Rob Daviau was a keynote speaker at Dice Tower Con 2018, and was part of a number of panels regarding his past and upcoming titles.  The Dice Tower was kind enough to film and host these videos on their YouTube channel. Rob gave a very in-depth preview of Betrayal Legacy in one talk, not spoiling anything about the game, primarily focusing just on the core mechanical differences between it and Betrayal at House on the Hill.  It sounds like a lot of work went into unifying common terminology and information layouts for all of the scenarios, so there should be less rules ambiguities. Yay for good UX! Rob also hosted a Q&A panel on legacy games that JR Honeycutt sat in on the last half of as well. Rob mentions in the video that they are doing playtesting on Pandemic Legacy: Season 3 (Matt Leacock also had an open call for playtesters at Gen Con 2018, slots were quickly filled), and that Rob and JR are working on an original legacy game that is expected to release in 2019.


PANDEMIC LEGACY: SEASON 2 AT SPIEL DES JAHRES 2018

 

Pandemic Legacy: Season 2 won a Sonderpries (“special prize”) at Spiel Des Jahres 2018.  This is the first special award to be given out since they added additional award categories in 2011.  

Ten years after the release of the base game, the “Pandemic” family is growing larger. And how! Already with Season 1, Matt Leacock and Rob Daviau opened the gateway to a fascinating game world; with this perfect sequel they have topped even themselves. “Pandemic Legacy – Season 2”, the best version of “Pandemic” so far, is the yardstick against which all future legacy games must measure themselves. The jury would like to honour this extraordinary achievement by this designer duo with this special award.

Pandemic Legacy: Season 2 is the fourth campaign/narrative game to be nominated for a Spiel des Jahres, and the second to win an award.  Pandemic Legacy: Season 1 and T.I.M.E. Stories were nominated for Kennerspiel des Jahres in 2016 (both lost to Isle of Skye), and Legends of Andor won Spiel des Jahres in 2013.


OVERTURN KICKSTARTER OVERTURNED

There was a pretty major Kickstarter scandal in July regarding a campaign for Overturn by Foxtale Games.   Overturn: Rising Sands is (was?) a campaign-based co-operative adventure game set in a Middle Eastern fantasy setting, developed and designed by people from Pakistan.  The game had initially gotten over $375,000 CAD in funding when it initially launched, as there seemed to be a lot of interesting in the setting, as well as the low price point for the amount of content offered in the core game.  Backers slowly started to trickle out over the ongoing weeks due to lack of real gameplay details from the publisher/designer, and doubts that the publisher could deliver on what had been promised. When they finally posted an alpha rulebook, a backer was quick to realize that the rulebook at been largely plagiarized from Massive Darkness’s rulebook.  This launched an internet vigilante mob that uncovered that several other details of the campaign and company were copy-pasted from other Kickstarter campaigns and company bios. The fox tale in their company logo is believed to have been stolen from the Mozilla Firefox logo. More details about the accusations can be found in this article.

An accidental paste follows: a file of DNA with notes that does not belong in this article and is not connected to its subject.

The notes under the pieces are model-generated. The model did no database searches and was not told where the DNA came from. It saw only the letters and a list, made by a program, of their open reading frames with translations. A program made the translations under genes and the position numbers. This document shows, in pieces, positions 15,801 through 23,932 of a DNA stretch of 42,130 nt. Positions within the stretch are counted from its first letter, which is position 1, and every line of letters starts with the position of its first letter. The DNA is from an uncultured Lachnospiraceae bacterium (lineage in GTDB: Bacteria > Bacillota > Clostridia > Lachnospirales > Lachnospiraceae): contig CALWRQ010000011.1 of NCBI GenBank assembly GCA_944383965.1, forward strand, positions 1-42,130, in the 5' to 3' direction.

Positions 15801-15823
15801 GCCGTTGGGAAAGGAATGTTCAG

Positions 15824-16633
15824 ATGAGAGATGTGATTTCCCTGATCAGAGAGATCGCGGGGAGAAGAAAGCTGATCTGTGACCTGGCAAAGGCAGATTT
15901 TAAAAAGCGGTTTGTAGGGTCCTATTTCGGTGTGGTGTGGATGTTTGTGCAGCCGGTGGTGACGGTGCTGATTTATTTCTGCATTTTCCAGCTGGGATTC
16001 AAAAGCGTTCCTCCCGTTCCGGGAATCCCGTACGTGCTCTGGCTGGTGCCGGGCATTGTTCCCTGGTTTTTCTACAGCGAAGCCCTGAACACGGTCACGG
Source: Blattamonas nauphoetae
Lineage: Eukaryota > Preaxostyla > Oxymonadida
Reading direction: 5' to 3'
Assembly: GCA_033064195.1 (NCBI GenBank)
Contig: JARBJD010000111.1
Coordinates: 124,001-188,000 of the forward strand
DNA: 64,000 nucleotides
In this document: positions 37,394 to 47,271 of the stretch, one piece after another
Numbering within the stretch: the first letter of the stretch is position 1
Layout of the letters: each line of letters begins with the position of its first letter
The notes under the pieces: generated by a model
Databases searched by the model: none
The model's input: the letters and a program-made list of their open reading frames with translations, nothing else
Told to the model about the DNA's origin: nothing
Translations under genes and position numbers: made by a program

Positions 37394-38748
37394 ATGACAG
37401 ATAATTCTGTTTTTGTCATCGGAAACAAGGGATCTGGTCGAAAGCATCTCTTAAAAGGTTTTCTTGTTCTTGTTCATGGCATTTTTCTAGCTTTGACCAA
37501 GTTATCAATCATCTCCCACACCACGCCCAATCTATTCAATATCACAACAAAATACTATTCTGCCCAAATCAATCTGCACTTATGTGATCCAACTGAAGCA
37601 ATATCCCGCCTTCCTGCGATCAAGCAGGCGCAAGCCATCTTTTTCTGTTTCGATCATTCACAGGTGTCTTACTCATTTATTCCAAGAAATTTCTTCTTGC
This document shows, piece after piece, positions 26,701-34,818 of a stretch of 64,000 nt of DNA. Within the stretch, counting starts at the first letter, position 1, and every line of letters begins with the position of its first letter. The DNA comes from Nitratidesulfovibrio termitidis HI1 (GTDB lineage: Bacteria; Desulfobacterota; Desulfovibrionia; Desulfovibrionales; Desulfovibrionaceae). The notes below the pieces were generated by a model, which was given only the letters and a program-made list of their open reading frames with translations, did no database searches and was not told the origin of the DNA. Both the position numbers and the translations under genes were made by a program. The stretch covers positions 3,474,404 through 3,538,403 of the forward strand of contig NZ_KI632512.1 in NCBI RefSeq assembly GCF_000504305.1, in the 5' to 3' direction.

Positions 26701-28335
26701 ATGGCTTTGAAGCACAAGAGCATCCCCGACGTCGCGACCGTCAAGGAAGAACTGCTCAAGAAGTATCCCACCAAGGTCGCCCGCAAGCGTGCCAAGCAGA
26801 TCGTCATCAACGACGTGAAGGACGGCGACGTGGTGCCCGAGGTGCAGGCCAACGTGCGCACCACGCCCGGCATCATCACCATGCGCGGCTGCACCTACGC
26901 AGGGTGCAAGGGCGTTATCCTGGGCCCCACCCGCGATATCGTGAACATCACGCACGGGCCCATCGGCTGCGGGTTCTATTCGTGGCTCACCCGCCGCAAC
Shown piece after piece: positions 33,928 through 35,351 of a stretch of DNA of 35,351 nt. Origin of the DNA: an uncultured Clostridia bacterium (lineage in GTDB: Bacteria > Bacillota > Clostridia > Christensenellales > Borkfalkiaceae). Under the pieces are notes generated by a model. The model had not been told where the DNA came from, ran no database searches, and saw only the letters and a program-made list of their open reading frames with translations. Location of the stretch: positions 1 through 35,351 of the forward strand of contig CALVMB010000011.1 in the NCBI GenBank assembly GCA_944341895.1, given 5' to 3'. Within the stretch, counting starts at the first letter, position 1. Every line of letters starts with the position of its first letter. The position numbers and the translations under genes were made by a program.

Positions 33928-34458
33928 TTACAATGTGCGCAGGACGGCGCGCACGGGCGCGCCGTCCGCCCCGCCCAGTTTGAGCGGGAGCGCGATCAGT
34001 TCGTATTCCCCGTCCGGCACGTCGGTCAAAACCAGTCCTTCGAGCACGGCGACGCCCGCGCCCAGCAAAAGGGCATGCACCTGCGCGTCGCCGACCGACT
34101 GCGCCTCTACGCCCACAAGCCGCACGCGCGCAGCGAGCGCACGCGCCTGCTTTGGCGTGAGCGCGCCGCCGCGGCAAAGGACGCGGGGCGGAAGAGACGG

A lot of backers were quick to accuse Foxtale of being a scam, and unfortunately I think some of these accusations were motivated because the designers were from Pakistan.  I would like to think that these guys were genuine in their desire to produce this game, but did not do the necessary prep work for a game and Kickstarter campaign of such scale, and cut a lot of corners that ultimately lost them the trust of their backers.  At the end of the day, getting this project cancelled now probably saved a lot of backers and the creators a lot of headaches down the road.


GEN CON 2018 THIS WEEK!

Gen Con 2018 starts this week on August 2nd, and I fully expect there will still be a few more surprise announcements coming.  Fantasy Flight Games is giving their In-Flight Report on Wednesday 8/1 at 7:00 PM EST, so expect to hear a number of new titles announced there.  Maybe we’ll find out what this is about?

I’m going to try to squeeze in a Top 5 To Try and Top 5 To Buy list for Gen Con before it starts, and will do a special post-Gen Con news wrap up next week.

 

Prologue

Welcome to The Campaign Log, the only blog dedicated to campaign, legacy, and narrative-focused board gaming!  My name is TJ and I’ve been pushing cubes since early 2012.  I was introduced to modern board games with gateway titles like CatanTicket to Ride, and Dominion, and quickly fell down the rabbit hole.  Two titles I discovered pretty early on in my journey were Pandemic and Risk Legacy, and both really shaped how I am as a gamer today, as they introduced me to co-op/solo board gaming and campaign/legacy board gaming respectively.

I am primarily a solo gamer, and to me solo campaign gaming is just the analog equivalent of playing an adventure game on my PS4.  I do try to rope my friends into playing through competitive campaign games with me, although given the (in)frequency of our game nights, it can take us several months to work our way through a campaign.  My wife enjoys co-op games as well, so sometimes I play through campaign games with her.  My daughter is still a toddler, but hopefully one day she’ll want to embark on some adventures!

This blog is my attempt to promote this growing sub-genre through news, reviews, and other articles.  We’ll see what the frequency of my posting is, I suspect if more and more campaign games keep coming out, I’ll have plenty to write about!